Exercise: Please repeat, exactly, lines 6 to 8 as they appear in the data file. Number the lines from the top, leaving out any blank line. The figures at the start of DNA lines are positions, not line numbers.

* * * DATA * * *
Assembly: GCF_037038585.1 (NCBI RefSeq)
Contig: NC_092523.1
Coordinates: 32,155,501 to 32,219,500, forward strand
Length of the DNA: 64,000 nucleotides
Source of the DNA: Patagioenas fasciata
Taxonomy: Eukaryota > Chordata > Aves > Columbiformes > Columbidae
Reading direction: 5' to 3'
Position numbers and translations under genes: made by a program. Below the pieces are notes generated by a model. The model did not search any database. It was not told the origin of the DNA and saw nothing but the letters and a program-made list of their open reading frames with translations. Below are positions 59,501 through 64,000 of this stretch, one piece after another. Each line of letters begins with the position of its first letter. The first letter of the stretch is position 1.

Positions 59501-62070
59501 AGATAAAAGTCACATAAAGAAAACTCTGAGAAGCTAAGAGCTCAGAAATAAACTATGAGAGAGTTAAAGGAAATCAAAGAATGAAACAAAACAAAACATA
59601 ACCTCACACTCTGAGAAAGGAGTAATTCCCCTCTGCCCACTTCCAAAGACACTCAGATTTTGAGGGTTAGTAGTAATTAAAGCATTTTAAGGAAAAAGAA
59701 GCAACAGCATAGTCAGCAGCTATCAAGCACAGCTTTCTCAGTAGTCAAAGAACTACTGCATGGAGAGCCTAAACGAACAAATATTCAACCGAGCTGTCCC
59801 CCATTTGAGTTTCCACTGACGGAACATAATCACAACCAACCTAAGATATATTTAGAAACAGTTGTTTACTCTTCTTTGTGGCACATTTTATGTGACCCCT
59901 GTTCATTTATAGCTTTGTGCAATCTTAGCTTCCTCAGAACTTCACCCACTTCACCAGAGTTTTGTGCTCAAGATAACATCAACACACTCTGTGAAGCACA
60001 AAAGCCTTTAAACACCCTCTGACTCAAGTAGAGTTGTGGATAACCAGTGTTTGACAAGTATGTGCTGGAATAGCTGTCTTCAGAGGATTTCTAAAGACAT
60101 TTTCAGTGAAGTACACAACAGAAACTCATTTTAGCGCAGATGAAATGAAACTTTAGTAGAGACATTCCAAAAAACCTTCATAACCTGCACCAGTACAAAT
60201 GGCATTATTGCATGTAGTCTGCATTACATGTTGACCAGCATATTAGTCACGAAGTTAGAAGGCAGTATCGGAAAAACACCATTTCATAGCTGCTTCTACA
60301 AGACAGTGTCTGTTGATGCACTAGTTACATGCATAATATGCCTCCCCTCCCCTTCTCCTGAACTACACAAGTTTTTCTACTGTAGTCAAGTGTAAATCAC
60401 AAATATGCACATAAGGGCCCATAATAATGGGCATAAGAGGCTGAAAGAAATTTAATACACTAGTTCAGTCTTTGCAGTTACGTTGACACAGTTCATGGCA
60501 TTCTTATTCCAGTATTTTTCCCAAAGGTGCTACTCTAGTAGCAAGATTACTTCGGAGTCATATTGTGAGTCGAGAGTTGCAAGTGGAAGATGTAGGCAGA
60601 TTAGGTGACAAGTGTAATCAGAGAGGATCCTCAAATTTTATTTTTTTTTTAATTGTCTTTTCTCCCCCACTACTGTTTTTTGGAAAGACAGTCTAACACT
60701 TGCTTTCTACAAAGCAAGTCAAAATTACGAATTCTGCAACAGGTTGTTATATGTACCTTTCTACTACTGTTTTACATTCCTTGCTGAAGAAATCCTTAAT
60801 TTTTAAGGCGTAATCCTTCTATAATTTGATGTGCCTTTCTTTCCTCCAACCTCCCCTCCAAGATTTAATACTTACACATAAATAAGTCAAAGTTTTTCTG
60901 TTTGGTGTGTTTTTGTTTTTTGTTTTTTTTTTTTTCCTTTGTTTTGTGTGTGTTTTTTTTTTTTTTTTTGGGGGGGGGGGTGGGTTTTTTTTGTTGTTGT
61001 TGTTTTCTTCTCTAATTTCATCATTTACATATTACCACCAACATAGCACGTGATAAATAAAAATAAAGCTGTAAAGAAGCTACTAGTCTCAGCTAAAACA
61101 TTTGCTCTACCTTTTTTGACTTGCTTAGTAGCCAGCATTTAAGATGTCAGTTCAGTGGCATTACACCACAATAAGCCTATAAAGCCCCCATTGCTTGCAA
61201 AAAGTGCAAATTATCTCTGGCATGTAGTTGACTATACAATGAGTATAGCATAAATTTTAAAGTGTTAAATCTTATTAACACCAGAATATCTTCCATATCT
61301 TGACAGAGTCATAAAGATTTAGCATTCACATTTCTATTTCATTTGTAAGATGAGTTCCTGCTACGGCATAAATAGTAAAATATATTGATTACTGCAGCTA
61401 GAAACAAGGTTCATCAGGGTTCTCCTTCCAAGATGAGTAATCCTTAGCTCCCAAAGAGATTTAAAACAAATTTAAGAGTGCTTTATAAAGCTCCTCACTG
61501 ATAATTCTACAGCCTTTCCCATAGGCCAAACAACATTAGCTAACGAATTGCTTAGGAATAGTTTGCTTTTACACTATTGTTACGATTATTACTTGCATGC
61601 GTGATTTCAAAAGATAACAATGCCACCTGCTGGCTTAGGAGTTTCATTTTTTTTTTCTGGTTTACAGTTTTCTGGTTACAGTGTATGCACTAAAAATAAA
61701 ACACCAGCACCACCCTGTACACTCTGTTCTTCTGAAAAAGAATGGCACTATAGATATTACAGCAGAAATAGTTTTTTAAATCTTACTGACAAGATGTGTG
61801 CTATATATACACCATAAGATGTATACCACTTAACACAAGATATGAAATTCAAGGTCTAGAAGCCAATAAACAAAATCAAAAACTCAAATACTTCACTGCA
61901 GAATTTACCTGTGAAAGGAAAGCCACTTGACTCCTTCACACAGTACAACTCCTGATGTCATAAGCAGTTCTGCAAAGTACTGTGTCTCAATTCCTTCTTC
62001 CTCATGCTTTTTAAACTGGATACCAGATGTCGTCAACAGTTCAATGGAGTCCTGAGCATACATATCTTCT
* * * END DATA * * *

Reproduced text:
Taxonomy: Eukaryota > Chordata > Aves > Columbiformes > Columbidae
Reading direction: 5' to 3'
Position numbers and translations under genes: made by a program. Below the pieces are notes generated by a model. The model did not search any database. It was not told the origin of the DNA and saw nothing but the letters and a program-made list of their open reading frames with translations. Below are positions 59,501 through 64,000 of this stretch, one piece after another. Each line of letters begins with the position of its first letter. The first letter of the stretch is position 1.